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How to Develop a Plan to Develop

Sometimes, when an established property comes up for sale, a simple inspection would suggest that the majority of the property’s value is in the land rather than the building that currently sits upon it. One option of course would be to renovate, but if the block is well sized, and preserving the home holds little merit, it may instead be a prime location for development.

Of course, there are many factors that must be taken into account when deciding if a block has genuine development potential.

What can be built?

Every bit of land in Victoria is subject to some sort of planning regime developed by state and local government, from residential codes to varying levels of council planning regulations. In metropolitan areas – and even many regional areas – these can be numerous and often vary dramatically depending on which local government area a piece of land lies within.

Factors such as height, resident access, density, neighbourhood character and heritage, and Aboriginal significance, must all be assessed in addition to any overlays such as vegetation, bushfire, erosion and salinity management, to name a few.

However, while it may seem a minefield of regulations and restrictions, the good news is, agents such as the specialists at RT Edgar, can provide valuable advice and help guide you through the requirements.

They can also be on hand to help with other professionals such as architects, urban planners and planning consultants if you choose to go down the development path.

The site itself

Before purchasing any site, be clear about what can be built on the block, taking into account the impact your plans may have on neighbours, such as the height or size of your building, and whether it may limit sunlight etc.

The best way to achieve this is to engage an architect to draft up a ‘built form guide’, then look at how best that built form can be delivered and to what extent, for example building individual homes, a set of townhouses or an apartment project – and if the latter, to how many levels?

It also means looking at any challenges that the site may present, such as the shape of the block, its slope, access difficulties (including potential driveway obstructions such as significant trees or utility poles), and positioning. Again, the advice of a professional such as an architect can be invaluable.

The next step is to have that rough plan looked at by an experienced town planner, and if all the advice is that you are on the right track, look carefully at the commercial outcomes with your trusted estate agent.

North facing aspects on individual homes are always very marketable thanks to winter sun, so look at how you might be able to maximise this across each of the individual units.

Property Bloom’s Jo Chivers noted in yourmortgage.com.au that some factors that may be less obvious (or completely undetectable just by looking at a site). Will a long deep block add expense due to a long driveway? Is there any debris or structure that may contain asbestos? Are there any natural watercourses, sewers or old mines beneath the property? All will add to the cost of development.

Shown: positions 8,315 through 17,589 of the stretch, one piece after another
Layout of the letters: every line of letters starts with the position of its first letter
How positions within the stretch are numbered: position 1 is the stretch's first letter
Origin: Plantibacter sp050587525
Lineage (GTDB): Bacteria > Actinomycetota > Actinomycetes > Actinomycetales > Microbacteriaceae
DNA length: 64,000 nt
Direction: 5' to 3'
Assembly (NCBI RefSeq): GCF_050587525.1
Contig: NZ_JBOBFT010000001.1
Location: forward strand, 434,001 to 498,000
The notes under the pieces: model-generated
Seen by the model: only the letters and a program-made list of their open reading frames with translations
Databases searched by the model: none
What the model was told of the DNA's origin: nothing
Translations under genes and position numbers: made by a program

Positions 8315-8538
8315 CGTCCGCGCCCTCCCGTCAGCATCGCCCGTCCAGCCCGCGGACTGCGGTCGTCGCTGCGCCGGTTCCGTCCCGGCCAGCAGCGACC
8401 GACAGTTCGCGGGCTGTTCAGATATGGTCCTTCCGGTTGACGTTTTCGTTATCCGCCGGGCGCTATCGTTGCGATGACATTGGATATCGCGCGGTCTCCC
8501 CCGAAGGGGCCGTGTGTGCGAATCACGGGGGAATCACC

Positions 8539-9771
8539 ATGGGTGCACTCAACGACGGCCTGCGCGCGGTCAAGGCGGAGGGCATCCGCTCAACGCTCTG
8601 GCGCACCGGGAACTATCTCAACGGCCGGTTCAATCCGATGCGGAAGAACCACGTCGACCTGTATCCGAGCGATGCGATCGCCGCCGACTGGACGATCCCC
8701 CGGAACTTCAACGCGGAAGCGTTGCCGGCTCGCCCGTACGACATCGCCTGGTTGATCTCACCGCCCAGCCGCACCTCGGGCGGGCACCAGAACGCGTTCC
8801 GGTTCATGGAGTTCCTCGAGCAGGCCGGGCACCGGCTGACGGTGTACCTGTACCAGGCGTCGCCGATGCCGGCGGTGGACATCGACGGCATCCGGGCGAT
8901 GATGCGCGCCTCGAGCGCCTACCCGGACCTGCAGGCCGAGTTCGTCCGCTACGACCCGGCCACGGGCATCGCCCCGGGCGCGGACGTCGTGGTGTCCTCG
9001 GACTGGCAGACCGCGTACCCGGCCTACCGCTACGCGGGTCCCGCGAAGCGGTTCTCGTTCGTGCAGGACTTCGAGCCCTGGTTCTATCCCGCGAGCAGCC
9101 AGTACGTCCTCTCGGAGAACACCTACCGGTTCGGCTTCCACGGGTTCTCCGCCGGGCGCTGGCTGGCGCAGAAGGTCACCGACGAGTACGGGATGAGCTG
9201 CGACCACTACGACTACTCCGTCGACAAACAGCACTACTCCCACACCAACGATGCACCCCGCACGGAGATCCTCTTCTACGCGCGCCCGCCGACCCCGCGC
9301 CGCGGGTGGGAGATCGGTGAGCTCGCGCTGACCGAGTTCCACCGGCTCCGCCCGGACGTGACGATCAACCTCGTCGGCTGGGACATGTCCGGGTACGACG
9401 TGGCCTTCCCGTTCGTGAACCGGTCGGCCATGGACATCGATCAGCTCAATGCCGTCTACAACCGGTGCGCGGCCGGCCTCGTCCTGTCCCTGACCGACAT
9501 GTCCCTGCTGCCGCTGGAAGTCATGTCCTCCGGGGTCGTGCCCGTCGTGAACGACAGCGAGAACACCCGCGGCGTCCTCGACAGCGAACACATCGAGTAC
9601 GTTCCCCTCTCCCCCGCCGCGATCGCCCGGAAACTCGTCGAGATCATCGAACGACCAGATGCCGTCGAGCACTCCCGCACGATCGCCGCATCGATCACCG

Identify demand

It is one thing to find a site that is suitable from a planning perspective, but of course, you will also need to build the right residential product on the site in order for it to attract buyers.

Once again, research is required.

Again, Jo Chivers suggests investigating four key local considerations:

  1. Local market demand – what do people want?
  2. Local economics – both what can locals afford and what investments are being made in the area?
  3. Population growth – recent and forecast
  4. Market growth – historic and forecast

A lot of this information can be collected from Census data, local government annual reports, and even suburb profiles provided by realestate.com.au and domain.com.au

Also research the suburb. What schools and services are nearby? Is the block in a particularly attractive school catchment zone? Is it a long way from (or too close to) public transport etc.

If all the stars are still aligned, and it is time to go ahead with the purchase, that brings us to...

The budget

It is often wise to divide a budget into five components:

a) Feasibility study
b) Purchase of the land
c) Planning and development fees
d) Construction and finishing
e) Marketing and listing

Different specialists can help with each area, for instance a development manager will give you an indication of the type of product and likely target price and market to aim for.

An experienced planning consultant can often give you an estimate of the likely planning costs involved. In any case, unless you are a seasoned developer, hiring a planning consultant to help get you through the applications process is highly recommended.

Your architect and builder will be able to give estimates on construction costs. And finally, the team at RT Edgar can help formulate a budget to maximise interest and sales potential when it comes to finally reaping the rewards of transforming a promising site into an outstanding residential address.